According to Dr. Martin Kafka in a 2010 issue of the Archives of Sexual Behavior, partialism refers to “a sexual interest with an exclusive focus of a specific part of the body” and occurs in both heterosexual and homosexual individuals. Dr. Kafka also noted in the same paper that partialism is categorized as a sexual paraphilia ‘not otherwise specified’ in the American Psychiatric Association’s Diagnostic and Statistical Manual of Mental Disorders, and then goes on to say that “individuals with partialism sometimes describe the anatomy of interest to them as having equal or greater erotic attraction for them as do the genitals”. Scientific research indicates that the most prevalent from of partialism is podophilia (i.e., sexual arousal from feet).
Historically, partialism was viewed as synonymous with sexual fetishism. However, Dr. Kafka noted that there is a “diagnostic separation of partialism (intense, persistent, and ‘exclusive’ sexual arousal to a non-genital body part) from fetishism (intense and persistent sexual arousal to non-living objects, including some body products)”. Although I accept this very subtle difference, I essentially view partialism and fetishism as one and the same. In the 2008 book Sexual Deviance: Theory, Assessment and Treatment, Dr Judith Milner and colleagues noted that:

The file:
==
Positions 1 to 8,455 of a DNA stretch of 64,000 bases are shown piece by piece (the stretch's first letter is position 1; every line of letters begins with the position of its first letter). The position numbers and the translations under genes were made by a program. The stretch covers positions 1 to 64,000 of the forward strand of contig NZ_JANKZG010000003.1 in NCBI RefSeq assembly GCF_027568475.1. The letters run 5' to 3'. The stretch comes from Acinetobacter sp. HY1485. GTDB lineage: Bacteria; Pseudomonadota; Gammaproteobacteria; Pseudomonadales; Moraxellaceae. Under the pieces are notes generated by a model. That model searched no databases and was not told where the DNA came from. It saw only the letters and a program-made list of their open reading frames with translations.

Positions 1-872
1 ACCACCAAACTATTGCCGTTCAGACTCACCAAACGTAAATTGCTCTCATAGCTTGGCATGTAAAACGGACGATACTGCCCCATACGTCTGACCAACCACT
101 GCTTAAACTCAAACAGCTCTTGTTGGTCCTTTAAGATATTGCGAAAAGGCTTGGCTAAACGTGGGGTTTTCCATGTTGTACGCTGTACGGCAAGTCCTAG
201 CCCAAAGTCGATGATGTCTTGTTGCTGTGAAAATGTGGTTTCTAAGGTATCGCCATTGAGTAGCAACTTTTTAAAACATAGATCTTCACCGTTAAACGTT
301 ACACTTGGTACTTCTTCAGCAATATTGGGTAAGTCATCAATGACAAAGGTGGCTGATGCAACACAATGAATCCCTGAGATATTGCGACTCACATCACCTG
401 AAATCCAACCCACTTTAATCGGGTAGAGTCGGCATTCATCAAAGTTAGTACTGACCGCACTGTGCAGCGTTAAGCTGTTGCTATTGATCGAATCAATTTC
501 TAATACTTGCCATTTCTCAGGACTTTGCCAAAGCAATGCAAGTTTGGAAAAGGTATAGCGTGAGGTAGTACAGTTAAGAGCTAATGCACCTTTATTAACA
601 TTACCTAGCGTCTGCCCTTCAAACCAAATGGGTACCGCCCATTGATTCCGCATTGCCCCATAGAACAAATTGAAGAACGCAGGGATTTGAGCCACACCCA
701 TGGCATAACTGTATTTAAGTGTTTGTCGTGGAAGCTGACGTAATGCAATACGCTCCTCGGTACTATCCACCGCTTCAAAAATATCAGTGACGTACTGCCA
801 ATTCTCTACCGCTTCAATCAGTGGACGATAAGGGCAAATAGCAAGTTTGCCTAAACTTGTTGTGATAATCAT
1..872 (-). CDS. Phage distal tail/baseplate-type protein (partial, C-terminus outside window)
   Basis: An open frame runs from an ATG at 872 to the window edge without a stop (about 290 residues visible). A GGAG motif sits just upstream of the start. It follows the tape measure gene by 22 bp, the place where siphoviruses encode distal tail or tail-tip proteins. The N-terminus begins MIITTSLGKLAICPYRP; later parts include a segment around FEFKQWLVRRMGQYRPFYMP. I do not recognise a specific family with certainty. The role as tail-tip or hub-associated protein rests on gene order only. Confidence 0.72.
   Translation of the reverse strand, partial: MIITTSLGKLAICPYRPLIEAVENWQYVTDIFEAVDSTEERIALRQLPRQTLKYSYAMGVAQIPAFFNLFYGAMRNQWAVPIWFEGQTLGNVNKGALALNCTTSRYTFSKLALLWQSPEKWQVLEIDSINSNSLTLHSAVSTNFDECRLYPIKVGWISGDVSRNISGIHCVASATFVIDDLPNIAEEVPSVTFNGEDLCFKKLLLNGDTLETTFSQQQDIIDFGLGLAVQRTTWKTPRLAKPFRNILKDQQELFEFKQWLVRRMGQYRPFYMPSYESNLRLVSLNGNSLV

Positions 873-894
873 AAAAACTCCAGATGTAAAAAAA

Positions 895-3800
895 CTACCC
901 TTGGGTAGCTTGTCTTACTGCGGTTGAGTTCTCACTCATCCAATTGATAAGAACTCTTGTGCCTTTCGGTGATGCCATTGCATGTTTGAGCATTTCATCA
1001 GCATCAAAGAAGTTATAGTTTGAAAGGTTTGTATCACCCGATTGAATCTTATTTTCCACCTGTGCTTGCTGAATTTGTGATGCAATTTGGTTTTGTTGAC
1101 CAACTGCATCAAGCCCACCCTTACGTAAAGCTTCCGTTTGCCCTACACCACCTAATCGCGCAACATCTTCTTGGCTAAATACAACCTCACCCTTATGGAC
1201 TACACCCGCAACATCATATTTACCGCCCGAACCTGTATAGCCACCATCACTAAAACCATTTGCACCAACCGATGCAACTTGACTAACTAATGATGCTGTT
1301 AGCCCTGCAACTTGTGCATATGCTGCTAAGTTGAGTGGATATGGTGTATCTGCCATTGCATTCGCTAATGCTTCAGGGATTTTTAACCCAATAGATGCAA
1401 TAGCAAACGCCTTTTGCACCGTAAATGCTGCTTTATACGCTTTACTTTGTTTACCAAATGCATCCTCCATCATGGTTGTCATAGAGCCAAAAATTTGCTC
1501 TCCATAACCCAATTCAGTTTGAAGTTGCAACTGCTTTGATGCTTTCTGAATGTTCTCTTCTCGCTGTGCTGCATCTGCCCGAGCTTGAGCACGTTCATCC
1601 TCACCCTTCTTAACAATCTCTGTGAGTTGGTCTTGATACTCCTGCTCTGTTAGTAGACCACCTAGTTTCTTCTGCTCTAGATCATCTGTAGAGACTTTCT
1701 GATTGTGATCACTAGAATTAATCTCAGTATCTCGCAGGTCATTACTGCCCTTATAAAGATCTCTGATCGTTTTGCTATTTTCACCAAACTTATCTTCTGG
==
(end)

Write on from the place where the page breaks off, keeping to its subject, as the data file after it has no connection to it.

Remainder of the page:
“In ‘partialism’, the paraphilic focus is on some part of the partner’s body, such as the hands, legs, feet, breasts, buttocks, or hair. Partialism appears to overlap with morphophilia, which is defined as a focus on one or more body characteristics of one’s sexual partner…it is unclear whether these two categories are unique paraphilias or different names for the same paraphilia. Historically, some authors (e.g., Berest, 1971; Wise, 1985) have included partialism as part of the general definition of fetishism, which once included both parts of bodies and nonliving objects (e.g., shoes, underwear, skirts, gloves). Again, however, the [DSM] criteria for fetishism indicate that the focus must involve the ‘use of nonliving objects’, which eliminates body parts from meeting this criterion”.
The word ‘fetish’ was first coined by the French psychologist Alfred Binet (1857-1911), who is arguably best known for inventing the earliest IQ tests. Fetishes rarely develop into an offence that harms anyone, although offences may include things like theft (of underwear) or cutting hair from an unwilling victim. Sexual fetishes may also involve some kind of enhancement of a sexual act such as a person being asked to wear a particular piece of clothing by the fetishist during sex (e.g., leather outfit or fishnet stockings). Fetishists (usually male) are often unable to orgasm without the fetish present, and can be established as young as four years old. Fetishes in and of themselves are not considered to be disorders of sexual preference unless the fetishistic behavior causes significant negative detriment and/or psychosocial distress for the individual. If the fetish does cause significant distress it would be diagnosed as a paraphilia in the Diagnostic and Statistical Manual of Mental Disorders (DSM-5).